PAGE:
· We have serious concerns about the proposed new powers for the Secretary of State to direct councils to undertake specific measures. Centralisation in such a way is contradictory to the spirit of localism that is at the core of the Government’s public service reform agenda and the founding principle behind the Localism Bill.

· The Education and Inspections Act 2006 allows for the Secretary of State to direct a local authority to consider issuing a performance standards and safety warning notice. This clause removes the element of local discretion which allows councils to decide whether using their formal intervention powers is the best way to tackle underperforming schools.

· Councils are convinced that local authorities, working with their partners, are best placed to make judgements about whether or not an improvement notice is likely to be the best way to help a school improve.

· Top-down "blanket approaches" to intervention cannot deliver the local knowledge that authorities and their partners can, and this is unnecessary centralisation.

· The Secretary of State has emphasised the lead role of councils in supporting school improvement locally and it is therefore unclear why the Government would seek to establish the ability for the Secretary of State to bypass local decision making regarding school improvement.

Research commissioned by the LGA shows that councils, head teachers and school improvement partners (SIPs) prefer a collaborative ‘partnership’ approach to school improvement.

Our research looked at 12 case study areas across England and the local partners interviewed (councils, head teachers and SIPs) reported that the local system for school improvement was working well.

In the vast majority of cases those interviewed said the local system was achieving the desired effect.

The study found no evidence that the increased use of warning notices would greatly assist processes of school improvement .

In fact, local partners feared that such notices could be counter-productive where a school is in a gradual or fragile process of improvement.

Establishing new schools

Schedule 10, Paragraph 2, introduces a requirement that when a council identifies the need for a new school they must first seek to establish this new school as an academy and must seek the Secretary of State’s approval for the establishment of the new school. Paragraph 3 requires the Secretary of State’s approval before a local authority publishes proposals for a competition for the establishment. Paragraph 4 allows the Secretary of State to terminate the process of seeking to establish a new school before the final date specified for receiving bids for proposals.

· This Schedule creates a presumption that in the future any new schools will be established as academies. We must ensure that this process does not reduce the ability of local parents, education providers and councils to respond quickly and effectively to new demand and that local choice and diversity of provision is maintained.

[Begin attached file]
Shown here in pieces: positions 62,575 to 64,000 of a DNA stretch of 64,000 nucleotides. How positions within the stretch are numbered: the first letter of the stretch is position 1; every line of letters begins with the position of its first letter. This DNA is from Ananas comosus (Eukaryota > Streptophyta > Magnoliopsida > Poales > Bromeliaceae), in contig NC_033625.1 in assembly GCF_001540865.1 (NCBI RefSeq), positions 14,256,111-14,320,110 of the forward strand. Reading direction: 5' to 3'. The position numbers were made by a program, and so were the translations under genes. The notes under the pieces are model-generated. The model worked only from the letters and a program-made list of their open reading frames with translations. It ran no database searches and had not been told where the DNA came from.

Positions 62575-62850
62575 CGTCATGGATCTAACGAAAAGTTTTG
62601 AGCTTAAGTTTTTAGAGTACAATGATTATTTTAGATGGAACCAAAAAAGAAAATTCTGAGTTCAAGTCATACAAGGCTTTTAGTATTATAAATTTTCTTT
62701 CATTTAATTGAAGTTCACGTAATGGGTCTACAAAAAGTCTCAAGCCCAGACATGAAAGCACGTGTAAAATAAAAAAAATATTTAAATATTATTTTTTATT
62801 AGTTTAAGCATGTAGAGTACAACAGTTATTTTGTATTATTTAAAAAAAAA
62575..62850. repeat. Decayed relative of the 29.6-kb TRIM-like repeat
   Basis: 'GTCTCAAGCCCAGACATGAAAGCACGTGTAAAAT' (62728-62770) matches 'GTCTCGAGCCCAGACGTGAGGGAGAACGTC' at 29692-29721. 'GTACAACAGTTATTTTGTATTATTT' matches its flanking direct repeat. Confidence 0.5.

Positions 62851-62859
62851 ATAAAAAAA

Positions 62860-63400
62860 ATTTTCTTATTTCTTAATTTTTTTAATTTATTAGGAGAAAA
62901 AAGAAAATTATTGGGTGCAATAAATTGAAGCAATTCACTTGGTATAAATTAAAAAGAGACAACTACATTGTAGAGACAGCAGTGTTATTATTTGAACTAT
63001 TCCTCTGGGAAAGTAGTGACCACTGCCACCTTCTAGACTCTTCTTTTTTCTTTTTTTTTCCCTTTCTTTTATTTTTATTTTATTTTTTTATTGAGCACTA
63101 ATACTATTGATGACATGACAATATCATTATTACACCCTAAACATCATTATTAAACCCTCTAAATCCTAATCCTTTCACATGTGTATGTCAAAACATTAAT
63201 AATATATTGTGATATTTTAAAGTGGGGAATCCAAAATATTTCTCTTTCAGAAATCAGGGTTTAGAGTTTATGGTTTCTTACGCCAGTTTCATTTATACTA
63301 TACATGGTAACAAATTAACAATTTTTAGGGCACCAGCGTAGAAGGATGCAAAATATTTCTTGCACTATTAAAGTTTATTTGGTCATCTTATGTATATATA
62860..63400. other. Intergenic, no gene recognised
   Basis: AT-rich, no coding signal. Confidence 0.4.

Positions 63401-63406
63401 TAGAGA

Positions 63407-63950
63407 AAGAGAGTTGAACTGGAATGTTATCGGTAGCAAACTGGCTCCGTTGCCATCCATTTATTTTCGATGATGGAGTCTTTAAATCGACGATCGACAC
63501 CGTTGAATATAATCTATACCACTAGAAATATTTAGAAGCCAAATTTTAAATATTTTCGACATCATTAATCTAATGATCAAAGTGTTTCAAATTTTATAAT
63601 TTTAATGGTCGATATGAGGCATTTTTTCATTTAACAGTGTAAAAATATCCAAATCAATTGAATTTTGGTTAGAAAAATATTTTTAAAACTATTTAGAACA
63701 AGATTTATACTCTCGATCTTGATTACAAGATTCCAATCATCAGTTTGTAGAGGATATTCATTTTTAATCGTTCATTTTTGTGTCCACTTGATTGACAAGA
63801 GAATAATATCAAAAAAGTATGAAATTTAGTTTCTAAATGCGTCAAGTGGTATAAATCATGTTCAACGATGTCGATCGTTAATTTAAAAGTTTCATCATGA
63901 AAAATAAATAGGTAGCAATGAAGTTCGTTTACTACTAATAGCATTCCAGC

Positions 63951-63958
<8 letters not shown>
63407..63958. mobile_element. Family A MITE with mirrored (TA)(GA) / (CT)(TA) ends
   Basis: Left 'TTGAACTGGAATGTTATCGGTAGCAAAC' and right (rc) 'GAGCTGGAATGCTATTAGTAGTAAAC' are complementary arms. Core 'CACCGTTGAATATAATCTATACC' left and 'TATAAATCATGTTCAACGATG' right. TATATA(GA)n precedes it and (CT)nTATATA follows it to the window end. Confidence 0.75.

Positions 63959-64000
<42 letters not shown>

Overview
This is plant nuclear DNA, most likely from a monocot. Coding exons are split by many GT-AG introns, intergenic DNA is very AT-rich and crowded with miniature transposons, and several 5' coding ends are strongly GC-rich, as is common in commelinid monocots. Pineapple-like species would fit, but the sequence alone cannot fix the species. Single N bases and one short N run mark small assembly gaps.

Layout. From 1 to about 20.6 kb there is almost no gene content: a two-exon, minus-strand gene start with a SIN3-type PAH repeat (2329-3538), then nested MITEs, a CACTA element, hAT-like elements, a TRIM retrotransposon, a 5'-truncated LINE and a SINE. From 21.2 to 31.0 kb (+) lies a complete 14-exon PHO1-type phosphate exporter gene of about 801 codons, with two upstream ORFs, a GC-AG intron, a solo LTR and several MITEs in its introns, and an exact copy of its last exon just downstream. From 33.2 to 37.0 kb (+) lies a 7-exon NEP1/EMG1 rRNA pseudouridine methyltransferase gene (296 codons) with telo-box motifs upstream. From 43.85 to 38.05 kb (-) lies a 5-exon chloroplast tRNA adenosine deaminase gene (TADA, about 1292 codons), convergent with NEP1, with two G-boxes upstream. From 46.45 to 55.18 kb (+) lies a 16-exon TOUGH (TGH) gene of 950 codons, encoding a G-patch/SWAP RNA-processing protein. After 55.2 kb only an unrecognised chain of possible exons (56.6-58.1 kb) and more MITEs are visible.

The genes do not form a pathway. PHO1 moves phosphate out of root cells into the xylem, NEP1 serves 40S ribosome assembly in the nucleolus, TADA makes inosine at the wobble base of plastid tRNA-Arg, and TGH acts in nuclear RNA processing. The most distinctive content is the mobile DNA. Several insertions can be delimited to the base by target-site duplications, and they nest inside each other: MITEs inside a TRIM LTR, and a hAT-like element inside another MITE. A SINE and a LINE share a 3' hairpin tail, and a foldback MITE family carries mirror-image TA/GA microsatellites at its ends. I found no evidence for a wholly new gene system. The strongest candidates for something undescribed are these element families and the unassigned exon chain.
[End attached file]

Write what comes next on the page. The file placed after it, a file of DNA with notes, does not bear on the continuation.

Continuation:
· Councils’ primary concern when encouraging new provision in their areas should be the needs of parents and children and that will include balancing diversity of provision to expand choice. If local parents do not want new schools to be established as academies, councils should retain the option to reflect parental demand by establishing other types of school.

· Councils want to see local choice and diversity retained and would not want to see large numbers of schools forced down the academy route as floor targets are raised. We welcome the Government’s assurance that schools that are performing adequately will retain the choice as to whether they seek academy status.

· The LGA believes that the requirements within this Schedule risk the creation of a potentially burdensome process which could restrict the ability of local communities to decide what type of school is established in their area by requiring approval and scrutiny by the Department for Education.

School governors

Part 5, Clause 37 amends the Education Act 2002 and subsequent regulations which require the governing body of a maintained school to include a Local Education Authority (LEA) governor.

· Councils do not want to control school governing bodies. However, the LEA governor role provides a link between each individual school and the local authority which allows them to spot early warning signals of failure and offer support to prevent problems developing.

· Under the new school inspection system there will be a ‘light-touch’ system of inspection for those schools that are performing well. It is therefore vitally important for this link to be maintained and will allow access to information about the strength school leadership that will help councils maintain local strategic oversight of education provision.

· LEA governors are not employees of a local authority, but are often parents or representatives from the local community. Having a requirement for at least one LEA governor with a link to the local council will not prevent schools from operating with smaller governing bodies if they wish, nor will it prevent governors from being appointed on the basis of the skills or experience they can contribute.

· The LGA will be calling on the Government to amend this Clause during Committee Stage and reintroduce the requirement for an LEA governor.

February 2011